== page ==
Chatham Co. officers attacked by inmates diagnosed with mental health issues

CHATHAM CO., GA -For Chatham County Sheriff John Wilcher, the number one priority is the safety of his officers – making sure they go home each night to their families.

That’s easier said than done when mental health inmates – off their medications – are added to the mix.

On Friday, the sheriff showed me pictures of one officer who just had his head split open by an inmate being escorted to make a phone call. Those pictures are much too graphic for television.

However, videos that were shown to Georgia State Senator Lester Jackson and Congressman Buddy Carter during their tour of the jail Wednesday give all of us a better idea of what happens behind steel doors.

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When you’re being treated for a mental health issue – from bipolar disorder to schizophrenia – don’t get arrested in Chatham County. Whatever assistance you were getting for medication will be cut off before the cell door slams. What happens next is nothing more than the roll of the dice.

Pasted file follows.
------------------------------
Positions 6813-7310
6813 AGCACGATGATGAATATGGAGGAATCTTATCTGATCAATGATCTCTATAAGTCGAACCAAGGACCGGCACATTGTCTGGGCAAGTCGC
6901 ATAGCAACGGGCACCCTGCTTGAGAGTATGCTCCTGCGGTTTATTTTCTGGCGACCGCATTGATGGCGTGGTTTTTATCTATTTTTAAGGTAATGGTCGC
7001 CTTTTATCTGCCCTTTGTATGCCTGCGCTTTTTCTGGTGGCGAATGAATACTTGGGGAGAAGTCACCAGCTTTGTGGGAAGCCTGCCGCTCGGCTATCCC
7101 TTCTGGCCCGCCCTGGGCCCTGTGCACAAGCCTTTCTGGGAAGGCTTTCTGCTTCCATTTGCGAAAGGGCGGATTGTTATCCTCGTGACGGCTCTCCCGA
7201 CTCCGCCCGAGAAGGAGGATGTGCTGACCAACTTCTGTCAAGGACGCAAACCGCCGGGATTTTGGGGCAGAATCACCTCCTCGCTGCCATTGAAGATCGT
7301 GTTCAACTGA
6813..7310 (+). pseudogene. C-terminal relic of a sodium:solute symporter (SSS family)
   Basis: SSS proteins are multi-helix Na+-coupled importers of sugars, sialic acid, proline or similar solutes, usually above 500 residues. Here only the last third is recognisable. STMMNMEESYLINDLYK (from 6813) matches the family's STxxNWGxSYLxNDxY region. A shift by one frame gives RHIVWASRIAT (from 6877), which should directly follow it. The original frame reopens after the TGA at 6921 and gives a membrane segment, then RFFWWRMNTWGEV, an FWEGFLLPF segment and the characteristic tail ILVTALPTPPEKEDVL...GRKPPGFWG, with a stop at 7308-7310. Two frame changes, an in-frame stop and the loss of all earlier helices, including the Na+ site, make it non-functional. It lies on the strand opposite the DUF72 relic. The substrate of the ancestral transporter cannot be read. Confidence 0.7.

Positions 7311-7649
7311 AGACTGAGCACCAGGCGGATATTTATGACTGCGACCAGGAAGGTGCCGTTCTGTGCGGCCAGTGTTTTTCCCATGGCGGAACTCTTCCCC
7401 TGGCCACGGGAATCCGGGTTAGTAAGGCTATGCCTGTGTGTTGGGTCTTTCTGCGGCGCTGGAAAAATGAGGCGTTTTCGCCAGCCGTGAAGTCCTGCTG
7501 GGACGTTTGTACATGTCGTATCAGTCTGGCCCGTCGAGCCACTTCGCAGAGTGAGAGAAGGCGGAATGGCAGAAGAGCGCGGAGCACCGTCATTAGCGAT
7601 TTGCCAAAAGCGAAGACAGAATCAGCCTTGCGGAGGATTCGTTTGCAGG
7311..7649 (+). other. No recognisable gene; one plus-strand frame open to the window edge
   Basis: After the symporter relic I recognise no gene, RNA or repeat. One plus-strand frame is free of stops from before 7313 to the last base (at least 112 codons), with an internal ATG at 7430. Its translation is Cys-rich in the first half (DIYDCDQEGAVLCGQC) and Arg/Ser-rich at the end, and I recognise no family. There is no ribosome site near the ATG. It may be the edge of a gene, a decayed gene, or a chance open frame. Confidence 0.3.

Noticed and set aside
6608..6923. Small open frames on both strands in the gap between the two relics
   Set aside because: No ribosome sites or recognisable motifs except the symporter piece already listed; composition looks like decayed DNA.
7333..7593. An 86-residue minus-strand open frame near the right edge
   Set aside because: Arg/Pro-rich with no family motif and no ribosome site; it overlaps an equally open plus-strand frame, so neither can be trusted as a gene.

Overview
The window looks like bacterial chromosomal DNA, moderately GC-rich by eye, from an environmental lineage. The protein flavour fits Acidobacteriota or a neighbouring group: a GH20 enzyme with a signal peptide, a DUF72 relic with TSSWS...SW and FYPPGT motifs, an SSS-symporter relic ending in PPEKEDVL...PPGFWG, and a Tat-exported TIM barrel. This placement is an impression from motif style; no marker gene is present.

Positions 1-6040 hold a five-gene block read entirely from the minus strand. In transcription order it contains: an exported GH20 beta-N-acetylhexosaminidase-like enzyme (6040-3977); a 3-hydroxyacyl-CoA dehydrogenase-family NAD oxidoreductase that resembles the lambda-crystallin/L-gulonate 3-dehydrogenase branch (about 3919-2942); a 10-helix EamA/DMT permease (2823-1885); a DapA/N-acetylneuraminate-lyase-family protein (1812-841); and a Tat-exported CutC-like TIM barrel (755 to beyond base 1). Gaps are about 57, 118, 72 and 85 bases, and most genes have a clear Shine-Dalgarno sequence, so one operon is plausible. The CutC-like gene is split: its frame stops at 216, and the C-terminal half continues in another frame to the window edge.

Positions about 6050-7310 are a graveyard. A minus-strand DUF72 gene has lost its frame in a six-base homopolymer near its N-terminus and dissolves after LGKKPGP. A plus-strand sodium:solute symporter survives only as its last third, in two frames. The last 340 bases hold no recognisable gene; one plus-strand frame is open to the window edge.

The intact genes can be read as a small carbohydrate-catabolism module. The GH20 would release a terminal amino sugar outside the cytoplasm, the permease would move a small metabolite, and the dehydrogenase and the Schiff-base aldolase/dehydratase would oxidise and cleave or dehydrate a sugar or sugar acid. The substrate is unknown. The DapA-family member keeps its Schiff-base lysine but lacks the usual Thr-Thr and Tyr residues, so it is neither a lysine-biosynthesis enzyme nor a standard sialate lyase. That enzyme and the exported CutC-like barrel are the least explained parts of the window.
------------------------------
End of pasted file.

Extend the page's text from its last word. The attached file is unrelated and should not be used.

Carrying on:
Sheriff Wilcher has dozens more violent incidents on camera.

At the jail on Wednesday, I spoke with a recent officer attacked by a mental health inmate. Officer Deandre Gibbs learned the hard way that these inmates are constantly looking for a weakness to exploit. Gibbs was the sole officer in a 30 inmate pod when he was attacked for the first time by a mental health inmate.

“It was in February. I put an inmate out to get on the phone. When he came out, I put leg cuffs on him. He ran out and I talked to him and pulled him to the side and he scratched my face,” Officer Gibbs said. I would say it’s a learning process for me because that was my first time going through that. So, the next time, I have to face that I know what to do.”

Like hundreds of others, this won’t be his last inmate attack. You accept that reality, or you leave.

“I felt like I’d be quitting on the team, and I’m not a quitter. I like to keep going, push through it and keep fighting,” said Officer Gibbs.

Wednesday, Sheriff Wilcher saw how deep the support for a cure is when Congressman Buddy Carter, State Senator Lester Jackson, and County Commissioner Helen Stone came for a tour of the jail and to hear stories of the infinite potential for violence.

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